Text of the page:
After realizing how small tight the passenger seat was, and considering the current OMP driver’s seat is not the original seat for the car, I was in the market for replacement drivers seat so I could move the larger OMP seat to the passenger side (plus is would give the passenger side head protection). Originally Mark used a Cobra Suzuka and while I like that seat a lot, I wanted something with side to side head protection (the OMP won me over for that very feature).
After some research, I decided on the Cobra Sebring Pro Technology. The seat is basically the same as the Suzuka but incorporates side head protection and is HANS compatible. The seat weight is about 11lbs and uses a full carbon fiber shell. It also exceeds (3 times) the FIA 8855-1999 standards @ 63g. The Technology/Outlast part of the seat is in relation to the foam and fabric used (energy absorbing foam padding, Dinamica upholstery with leather anti-wear patches and Outlast heat/cooling regulating system). I absolutely love this seat.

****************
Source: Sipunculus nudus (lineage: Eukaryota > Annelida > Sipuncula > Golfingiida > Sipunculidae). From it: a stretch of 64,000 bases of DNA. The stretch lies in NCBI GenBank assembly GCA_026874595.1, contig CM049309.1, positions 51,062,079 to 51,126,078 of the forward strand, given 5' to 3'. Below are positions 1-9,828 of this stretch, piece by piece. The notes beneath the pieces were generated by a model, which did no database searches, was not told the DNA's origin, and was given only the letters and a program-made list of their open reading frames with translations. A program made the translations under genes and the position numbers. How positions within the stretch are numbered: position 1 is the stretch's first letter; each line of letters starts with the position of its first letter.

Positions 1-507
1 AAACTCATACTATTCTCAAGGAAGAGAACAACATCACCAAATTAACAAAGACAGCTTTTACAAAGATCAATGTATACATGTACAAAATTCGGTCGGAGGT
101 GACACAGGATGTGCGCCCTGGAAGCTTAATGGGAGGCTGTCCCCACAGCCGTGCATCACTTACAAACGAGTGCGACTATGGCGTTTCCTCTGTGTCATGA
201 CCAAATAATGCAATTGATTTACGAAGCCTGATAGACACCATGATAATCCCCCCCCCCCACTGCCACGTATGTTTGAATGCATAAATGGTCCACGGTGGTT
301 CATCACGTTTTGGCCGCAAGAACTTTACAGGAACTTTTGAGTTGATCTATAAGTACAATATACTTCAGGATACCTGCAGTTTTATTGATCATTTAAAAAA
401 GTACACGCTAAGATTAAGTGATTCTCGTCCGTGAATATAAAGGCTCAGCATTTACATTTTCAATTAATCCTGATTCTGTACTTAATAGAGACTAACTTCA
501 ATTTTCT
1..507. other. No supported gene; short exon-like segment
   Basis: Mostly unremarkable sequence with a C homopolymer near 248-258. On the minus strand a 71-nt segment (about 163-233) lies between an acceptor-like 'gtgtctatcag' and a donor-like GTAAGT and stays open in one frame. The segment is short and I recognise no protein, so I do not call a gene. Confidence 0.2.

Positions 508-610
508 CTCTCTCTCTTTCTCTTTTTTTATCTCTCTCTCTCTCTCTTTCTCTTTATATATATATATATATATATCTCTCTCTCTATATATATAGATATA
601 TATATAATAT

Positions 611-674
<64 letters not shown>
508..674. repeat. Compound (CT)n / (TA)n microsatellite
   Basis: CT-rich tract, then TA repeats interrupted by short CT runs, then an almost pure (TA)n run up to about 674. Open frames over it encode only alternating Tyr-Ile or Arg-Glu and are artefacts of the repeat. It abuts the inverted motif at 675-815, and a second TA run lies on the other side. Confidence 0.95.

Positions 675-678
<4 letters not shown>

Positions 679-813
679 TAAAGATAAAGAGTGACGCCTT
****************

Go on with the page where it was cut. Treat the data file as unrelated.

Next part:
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Season End Testing @Sonoma

After the end of the racing season the team decided to do some testing at Sonoma Raceway. To see what the old tired setup could do once dialed in.

Using the data from the last race the team worked to dial in the launch. After a wasted first pass due to a slippery track the team made some adjustments and lined up for a second pass.

The car managed to bite hard and shake off the collector at the 60′ mark. Letting off up top in an effort to not get kicked out since the cage was not certified for < 10.0s passes. To the teams surprise the car managed a 9.92@135. Unfortunately since the 10 second barrier was broken the team had to pack it up for the day. A bittersweet ending to a great day with a new personal best.